Only those who are employed or self-employed and have compulsory AHV insurance at the time of the interruption of work are entitled to compensation. Age does not matter. In order to be able to claim compensation for loss of earnings, the quarantine must be ordered by a doctor or by the authorities; if in doubt, call your doctor. Your claims must then be made by you as an affected person.

    For the application form for loss of earnings compensation and further information.

  • I have recovered from Covid-19, but according to the doctor I am still contagious and I have to stay at home. Will the daily sickness benefit insurance continue to pay?

    Yes. As long as your doctor continues to issue a medical certificate and you are unable to work, you will continue to receive daily sickness benefit.

  • I am in self isolation. Am I entitled to compensation for loss of earnings?

    If you yourself are ill and are issued with a medical certificate, you are entitled to continued payment of wages or daily sickness benefit – as is usual in the case of illness - provided that your employer has taken out corresponding insurance for you.

    If you are not ill yourself but have been placed in quarantine by the authorities or by a doctor due to contact with a person who has tested positive, you are entitled to compensation for loss of earnings during the corona crisis. If you self-isolate without official instructions or a medical certificate, you are not entitled to compensation.

Protection of health in the company - what is your boss allowed to do?

  • Can your employer order the workforce to be checked to see whether they have a fever?

    Yes. In view of the corona crisis, such a measure is indeed appropriate and proportionate. Your employer is obliged to take the necessary health protection measures - temperature monitoring is currently one of them (Labour Law Regulation 3, ArGV3).

  • Can my boss assign me to another place of work or to another activity?

    In principle, yes, but... - In exceptional cases, such as the corona crisis, your employer is allowed to ask you temporarily to do different work or to work at another place. However, this right of instruction is limited: the new work or the new place must be reasonable and may not violate your personal rights – which must always be assessed on a case-by-case basis.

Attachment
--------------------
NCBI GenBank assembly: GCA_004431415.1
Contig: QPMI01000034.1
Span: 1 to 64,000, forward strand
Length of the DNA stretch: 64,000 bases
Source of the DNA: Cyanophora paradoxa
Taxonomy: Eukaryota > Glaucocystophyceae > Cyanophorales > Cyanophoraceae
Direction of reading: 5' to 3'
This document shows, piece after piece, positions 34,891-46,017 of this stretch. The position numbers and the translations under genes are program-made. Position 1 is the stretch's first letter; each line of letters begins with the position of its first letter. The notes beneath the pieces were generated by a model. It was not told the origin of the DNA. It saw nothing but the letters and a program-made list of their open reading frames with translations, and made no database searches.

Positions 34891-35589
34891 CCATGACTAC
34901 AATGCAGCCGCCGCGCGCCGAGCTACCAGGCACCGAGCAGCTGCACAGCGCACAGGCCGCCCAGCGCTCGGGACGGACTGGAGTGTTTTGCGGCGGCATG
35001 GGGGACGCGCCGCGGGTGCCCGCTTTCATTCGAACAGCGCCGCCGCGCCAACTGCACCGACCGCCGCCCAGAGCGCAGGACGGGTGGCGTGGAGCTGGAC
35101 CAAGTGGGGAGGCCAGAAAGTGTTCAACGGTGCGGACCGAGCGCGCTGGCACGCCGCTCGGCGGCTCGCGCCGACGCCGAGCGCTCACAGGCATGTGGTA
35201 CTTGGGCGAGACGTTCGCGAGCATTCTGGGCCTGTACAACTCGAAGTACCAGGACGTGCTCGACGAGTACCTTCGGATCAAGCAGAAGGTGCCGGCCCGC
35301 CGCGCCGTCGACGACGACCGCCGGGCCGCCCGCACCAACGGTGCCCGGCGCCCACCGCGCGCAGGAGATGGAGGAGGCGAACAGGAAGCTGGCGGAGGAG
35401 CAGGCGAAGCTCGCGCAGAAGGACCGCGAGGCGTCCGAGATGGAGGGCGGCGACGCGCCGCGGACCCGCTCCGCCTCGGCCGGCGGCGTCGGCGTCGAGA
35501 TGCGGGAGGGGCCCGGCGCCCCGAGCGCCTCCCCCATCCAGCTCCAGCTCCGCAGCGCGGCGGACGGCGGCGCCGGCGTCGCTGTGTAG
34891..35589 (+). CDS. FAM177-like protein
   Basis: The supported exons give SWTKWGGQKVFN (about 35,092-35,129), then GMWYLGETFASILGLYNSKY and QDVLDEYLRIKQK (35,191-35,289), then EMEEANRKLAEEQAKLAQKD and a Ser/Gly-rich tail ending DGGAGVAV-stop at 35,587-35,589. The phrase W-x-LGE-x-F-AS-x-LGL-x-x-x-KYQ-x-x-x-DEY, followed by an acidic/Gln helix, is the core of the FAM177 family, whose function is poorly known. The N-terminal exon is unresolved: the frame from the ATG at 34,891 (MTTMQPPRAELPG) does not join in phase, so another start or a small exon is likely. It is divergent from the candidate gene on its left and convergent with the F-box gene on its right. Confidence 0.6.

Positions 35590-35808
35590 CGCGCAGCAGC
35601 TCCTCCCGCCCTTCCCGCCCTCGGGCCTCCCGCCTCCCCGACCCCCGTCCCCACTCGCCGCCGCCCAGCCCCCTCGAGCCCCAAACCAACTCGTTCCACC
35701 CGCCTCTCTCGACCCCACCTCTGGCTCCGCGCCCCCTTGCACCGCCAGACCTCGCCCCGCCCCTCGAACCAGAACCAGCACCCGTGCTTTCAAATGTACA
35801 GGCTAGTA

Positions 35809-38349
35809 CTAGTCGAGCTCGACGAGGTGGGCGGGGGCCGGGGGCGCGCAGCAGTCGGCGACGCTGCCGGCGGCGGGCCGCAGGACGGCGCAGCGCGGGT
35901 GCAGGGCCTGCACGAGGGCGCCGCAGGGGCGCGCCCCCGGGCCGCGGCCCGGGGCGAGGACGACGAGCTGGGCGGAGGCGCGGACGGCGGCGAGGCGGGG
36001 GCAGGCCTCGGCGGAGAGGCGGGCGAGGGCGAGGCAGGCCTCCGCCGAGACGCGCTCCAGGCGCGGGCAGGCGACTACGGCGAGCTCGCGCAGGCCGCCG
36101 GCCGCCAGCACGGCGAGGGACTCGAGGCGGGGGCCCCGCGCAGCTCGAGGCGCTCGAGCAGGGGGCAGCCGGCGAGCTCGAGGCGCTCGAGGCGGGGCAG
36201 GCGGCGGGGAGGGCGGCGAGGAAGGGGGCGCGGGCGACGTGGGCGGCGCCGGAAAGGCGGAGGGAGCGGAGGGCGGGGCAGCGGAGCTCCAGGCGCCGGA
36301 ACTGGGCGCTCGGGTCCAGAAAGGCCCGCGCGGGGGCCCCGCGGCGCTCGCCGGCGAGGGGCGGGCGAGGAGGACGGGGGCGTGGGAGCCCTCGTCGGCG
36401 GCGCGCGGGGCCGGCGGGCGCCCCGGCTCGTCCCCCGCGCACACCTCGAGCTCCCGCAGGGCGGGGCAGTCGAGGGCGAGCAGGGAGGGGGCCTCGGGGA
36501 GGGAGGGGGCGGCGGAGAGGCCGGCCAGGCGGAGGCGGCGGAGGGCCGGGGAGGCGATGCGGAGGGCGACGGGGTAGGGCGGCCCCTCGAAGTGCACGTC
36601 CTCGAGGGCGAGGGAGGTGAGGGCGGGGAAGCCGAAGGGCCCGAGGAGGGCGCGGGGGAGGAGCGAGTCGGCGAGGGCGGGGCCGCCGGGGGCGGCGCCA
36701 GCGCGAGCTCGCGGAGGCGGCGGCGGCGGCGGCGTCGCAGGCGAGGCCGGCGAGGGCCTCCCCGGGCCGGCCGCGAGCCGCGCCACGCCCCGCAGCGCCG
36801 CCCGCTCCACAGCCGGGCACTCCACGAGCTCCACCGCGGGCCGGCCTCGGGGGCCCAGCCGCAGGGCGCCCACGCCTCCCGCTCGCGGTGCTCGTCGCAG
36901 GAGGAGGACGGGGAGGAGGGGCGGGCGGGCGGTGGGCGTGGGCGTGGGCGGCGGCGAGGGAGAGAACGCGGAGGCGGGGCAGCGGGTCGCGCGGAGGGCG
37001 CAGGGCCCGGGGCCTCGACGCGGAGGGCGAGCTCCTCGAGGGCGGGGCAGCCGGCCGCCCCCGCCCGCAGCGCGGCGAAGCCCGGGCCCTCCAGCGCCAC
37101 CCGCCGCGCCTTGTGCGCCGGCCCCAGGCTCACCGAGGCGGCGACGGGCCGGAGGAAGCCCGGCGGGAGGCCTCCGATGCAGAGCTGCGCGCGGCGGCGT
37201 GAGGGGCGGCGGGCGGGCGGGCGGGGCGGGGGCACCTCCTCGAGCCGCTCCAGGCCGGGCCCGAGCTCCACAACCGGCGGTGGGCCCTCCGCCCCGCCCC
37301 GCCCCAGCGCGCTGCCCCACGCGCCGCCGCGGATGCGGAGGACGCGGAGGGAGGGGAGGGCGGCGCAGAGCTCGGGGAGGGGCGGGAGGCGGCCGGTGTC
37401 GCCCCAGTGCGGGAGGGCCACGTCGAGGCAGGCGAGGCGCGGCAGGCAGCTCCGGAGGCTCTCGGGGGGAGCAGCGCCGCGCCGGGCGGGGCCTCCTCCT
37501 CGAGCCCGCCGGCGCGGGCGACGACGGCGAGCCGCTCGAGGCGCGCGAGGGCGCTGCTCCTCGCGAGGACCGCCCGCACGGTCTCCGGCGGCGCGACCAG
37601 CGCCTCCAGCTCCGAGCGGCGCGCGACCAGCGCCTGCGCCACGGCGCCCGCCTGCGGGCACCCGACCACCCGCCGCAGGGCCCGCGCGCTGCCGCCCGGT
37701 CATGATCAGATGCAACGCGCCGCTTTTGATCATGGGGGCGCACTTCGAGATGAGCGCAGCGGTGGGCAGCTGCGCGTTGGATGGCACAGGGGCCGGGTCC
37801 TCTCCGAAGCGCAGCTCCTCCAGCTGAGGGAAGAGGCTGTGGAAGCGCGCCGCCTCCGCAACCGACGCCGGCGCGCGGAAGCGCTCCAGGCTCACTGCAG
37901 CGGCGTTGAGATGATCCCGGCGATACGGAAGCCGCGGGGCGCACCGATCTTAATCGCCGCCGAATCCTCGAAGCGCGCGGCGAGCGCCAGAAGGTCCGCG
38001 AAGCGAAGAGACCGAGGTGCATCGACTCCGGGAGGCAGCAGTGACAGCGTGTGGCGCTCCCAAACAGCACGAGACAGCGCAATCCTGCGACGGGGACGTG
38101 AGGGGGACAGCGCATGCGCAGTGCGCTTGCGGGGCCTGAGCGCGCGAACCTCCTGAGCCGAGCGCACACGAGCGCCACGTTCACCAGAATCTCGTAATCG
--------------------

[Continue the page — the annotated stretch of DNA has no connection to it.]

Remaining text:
For example, if your boss assigns you a distant place of work that is not compatible with your family responsibilities, you could refuse the new place of work. However, try to reach an amicable agreement by discussing the matter.

  • So that fewer people are in the office at the same time, my boss has reduced working hours - and now wants to pay me less wages. Is that possible?

    No, he is not allowed to do that. Your boss does indeed have a duty to protect your health, but it is inacceptable to make you foot the bill for this. You retain your right to your current wages. Instead, make your employer aware of the possibility of applying for short-time working as compensation for the reduced number of working hours.

  • Our company has now switched over to working at home. What needs to be considered?

    In times of a pandemic, working at home is strongly recommended wherever this is operationally possible. The Labour Code, which regulates health protection at the workplace, also applies to the home office. Your boss must organise the work appropriately and provide the necessary working tools. The provisions on working hours and rest periods also remain unchanged when working at home - it is essential that the boundary between work and leisure time is maintained. Employees with childcare and similar responsibilities are entitled to special consideration for their needs in order to combine family and working life.